Protective Marking OFFICIAL: Sensitive – Personal Privacy

Getting the most out of the Protective Marking property

A record should only have one Protective Marking property assigned to it (or a combination of one security classification/marker, one information management marker, and one caveat text). It is acceptable to record more than one property if the current/valid property is clearly marked. This could be achieved in a table format by renaming any columns to show which are valid and which are not, e.g. 'Current Protective Marking', 'Superseded Protective Marking'.

Disposal Class

Derived from AGRkMS 18.2, Disposal Class ID.  
Purpose The Disposal Class is a number string that identifies the specific disposal class authorising the retention or destruction of a record. It can also indicate its function or subject.  
Value A number string known as 'class number' is used in records authorities issued by the National Archives of Australia. It may be drawn from agency-specific records authorities, general records authorities or the Administrative Functions Disposal Authority (AFDA).  
Examples Disposal Class 61755
  Disposal Class 20443

Getting the most out of the Disposal Class property

While a single Disposal Class value is all that is required to comply with the minimum metadata set, recording the name of the relevant records authority (AGRkMS property 18.1, Records Authority) and disposal action (AGRkMS property 18.3, Disposal Action) can assist with sentencing. This will ensure your agency makes accountable retention and destruction decisions. In a table format this can be achieved by adding extra columns with different names, for example:

  • Disposal Class
  • Disposal Records Authority
  • Disposal Action.


Derived from AGRkMS 19.1, Format Name; or 19.3, Creating Application Name.  
Purpose The Format property provides information about the format of a record to determine preservation, storage, migration, and other management actions. It only applies to digital records.  
Value Either the format name, extension or creating application name.  
Examples Format DOCX
  Format Portable Network Graphics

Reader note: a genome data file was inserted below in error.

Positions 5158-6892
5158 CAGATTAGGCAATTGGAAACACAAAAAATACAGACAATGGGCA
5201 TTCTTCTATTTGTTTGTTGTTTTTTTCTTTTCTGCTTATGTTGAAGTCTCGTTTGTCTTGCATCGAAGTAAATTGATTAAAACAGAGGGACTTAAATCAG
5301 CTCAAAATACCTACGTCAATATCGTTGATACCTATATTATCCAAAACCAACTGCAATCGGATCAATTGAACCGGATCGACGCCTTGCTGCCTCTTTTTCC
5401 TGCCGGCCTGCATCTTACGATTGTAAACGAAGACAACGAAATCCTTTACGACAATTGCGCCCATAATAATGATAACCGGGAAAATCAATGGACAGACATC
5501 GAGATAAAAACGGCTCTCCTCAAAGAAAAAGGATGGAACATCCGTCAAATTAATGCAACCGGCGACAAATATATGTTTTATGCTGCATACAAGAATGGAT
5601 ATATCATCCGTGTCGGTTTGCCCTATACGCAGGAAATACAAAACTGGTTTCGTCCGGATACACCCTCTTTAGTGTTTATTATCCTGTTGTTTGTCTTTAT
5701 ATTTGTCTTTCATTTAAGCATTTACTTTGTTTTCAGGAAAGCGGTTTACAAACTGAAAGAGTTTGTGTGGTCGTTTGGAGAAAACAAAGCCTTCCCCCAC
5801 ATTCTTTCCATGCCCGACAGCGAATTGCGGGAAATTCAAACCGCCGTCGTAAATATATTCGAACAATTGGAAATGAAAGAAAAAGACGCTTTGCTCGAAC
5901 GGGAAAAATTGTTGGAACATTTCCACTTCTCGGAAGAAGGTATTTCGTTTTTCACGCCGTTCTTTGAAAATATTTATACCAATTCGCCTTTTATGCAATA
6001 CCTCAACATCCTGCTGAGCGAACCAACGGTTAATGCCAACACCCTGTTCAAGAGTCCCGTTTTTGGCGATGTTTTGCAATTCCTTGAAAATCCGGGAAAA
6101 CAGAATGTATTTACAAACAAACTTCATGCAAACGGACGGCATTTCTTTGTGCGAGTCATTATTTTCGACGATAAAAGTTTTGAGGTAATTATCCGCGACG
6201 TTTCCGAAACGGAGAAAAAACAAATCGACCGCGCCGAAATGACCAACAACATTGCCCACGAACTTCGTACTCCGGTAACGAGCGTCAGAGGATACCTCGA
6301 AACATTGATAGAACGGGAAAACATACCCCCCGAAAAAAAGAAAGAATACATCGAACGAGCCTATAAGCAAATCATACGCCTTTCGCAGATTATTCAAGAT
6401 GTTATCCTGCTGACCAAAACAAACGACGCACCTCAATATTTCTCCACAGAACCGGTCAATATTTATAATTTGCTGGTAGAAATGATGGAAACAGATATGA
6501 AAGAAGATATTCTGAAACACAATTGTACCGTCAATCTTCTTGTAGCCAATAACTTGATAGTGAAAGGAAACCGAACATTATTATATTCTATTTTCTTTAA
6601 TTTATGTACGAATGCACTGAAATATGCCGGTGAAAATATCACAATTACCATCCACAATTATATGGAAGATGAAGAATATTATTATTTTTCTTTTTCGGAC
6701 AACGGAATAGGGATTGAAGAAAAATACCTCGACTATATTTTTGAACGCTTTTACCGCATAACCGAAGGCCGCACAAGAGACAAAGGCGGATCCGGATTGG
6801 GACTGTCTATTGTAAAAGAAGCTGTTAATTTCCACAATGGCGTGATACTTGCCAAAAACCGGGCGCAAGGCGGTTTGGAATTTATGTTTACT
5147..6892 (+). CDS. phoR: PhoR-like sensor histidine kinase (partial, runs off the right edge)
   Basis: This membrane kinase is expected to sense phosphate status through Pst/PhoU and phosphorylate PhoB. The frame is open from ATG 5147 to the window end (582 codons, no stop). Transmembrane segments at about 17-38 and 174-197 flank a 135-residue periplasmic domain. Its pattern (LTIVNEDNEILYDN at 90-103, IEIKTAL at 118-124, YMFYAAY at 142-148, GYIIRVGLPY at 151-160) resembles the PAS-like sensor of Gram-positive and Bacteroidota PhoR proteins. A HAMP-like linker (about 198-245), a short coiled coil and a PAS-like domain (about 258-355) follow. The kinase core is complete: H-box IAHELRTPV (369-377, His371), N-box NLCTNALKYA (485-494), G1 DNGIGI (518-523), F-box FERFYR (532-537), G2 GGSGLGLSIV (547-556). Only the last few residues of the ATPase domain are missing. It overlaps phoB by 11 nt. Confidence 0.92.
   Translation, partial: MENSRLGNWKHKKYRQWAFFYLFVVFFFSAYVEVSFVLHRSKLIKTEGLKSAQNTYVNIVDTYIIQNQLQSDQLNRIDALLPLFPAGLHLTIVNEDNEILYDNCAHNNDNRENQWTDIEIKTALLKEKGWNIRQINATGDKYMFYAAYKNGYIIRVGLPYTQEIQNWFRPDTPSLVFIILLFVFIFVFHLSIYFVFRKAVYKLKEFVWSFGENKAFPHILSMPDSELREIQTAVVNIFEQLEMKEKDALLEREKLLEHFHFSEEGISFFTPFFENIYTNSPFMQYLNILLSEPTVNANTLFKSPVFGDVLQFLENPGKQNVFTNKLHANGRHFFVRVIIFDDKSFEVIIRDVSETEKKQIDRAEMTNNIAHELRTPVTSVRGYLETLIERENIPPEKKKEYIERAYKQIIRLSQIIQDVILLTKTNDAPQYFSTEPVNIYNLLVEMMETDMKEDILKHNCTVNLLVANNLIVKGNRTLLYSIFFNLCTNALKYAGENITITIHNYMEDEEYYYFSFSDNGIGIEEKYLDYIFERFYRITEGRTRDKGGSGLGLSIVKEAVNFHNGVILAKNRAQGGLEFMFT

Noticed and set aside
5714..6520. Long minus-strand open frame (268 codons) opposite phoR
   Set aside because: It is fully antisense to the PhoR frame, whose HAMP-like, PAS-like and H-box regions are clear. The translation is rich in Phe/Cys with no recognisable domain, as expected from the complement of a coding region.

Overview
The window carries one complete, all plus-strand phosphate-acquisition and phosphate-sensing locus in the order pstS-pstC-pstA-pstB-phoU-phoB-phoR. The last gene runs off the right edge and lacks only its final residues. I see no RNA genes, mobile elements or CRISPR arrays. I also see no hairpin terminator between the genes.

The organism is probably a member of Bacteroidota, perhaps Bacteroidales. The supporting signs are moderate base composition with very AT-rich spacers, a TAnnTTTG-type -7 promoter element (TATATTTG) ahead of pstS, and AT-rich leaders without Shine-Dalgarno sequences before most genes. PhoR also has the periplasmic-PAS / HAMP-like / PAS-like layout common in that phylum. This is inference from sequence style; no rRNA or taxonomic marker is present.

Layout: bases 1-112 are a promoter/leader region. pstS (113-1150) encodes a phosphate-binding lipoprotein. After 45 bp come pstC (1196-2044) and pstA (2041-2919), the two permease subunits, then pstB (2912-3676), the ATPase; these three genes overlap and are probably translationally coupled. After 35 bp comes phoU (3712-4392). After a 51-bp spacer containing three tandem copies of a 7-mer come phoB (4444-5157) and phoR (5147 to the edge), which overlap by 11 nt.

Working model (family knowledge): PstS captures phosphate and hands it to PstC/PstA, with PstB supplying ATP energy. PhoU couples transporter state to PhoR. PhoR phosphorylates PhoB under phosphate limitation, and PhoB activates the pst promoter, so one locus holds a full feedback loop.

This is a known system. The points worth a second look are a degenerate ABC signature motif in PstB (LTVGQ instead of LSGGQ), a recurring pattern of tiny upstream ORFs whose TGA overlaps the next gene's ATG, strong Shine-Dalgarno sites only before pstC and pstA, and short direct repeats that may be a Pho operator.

Format Windows Media Video 9
  Format Oracle 9i (

Getting the most out of the Format property

Providing additional information about the format is recommended for unusual, complex, or very large records where that information will assist with its ongoing management. This might include the version of the format or the creating application, but can include other more specialised properties from sources other than the AGRkMS, such as the PREMIS Data Dictionary for Preservation Metadata. Recording the size and quantity of the record(s) (as per AGRkMS 20, Extent) is also advisable. In a table format this can be achieved by adding extra columns with different names. For example, it may be useful to record the following information about an RNA digital audio file using additional properties adapted from the AudioMD schema, and the AGRkMS Extent property:

  • Format (e.g. WAV)
  • Sampling Frequency (e.g. 48 kHz)
  • Bits per Sample (the bit depth, e.g. 24 bits)
  • Channels (e.g. 2, stereo).
  • File Size (e.g. 1036800)
  • File Size Units (e.g. KB)
  • Duration (e.g. 01:00:00).

If your system describes records stored on portable carriers such as external drives or DVDs, please also refer to the AGRkMS property 21, Medium. While the minimum metadata set was designed primarily for electronic records management, the Extent, Medium and Document Form properties from the AGRkMS can be used to describe paper and mixed media records as required.

Contact the Agency Service Centre for advice on the format metadata best suited to unusual or high value records.

Transfer properties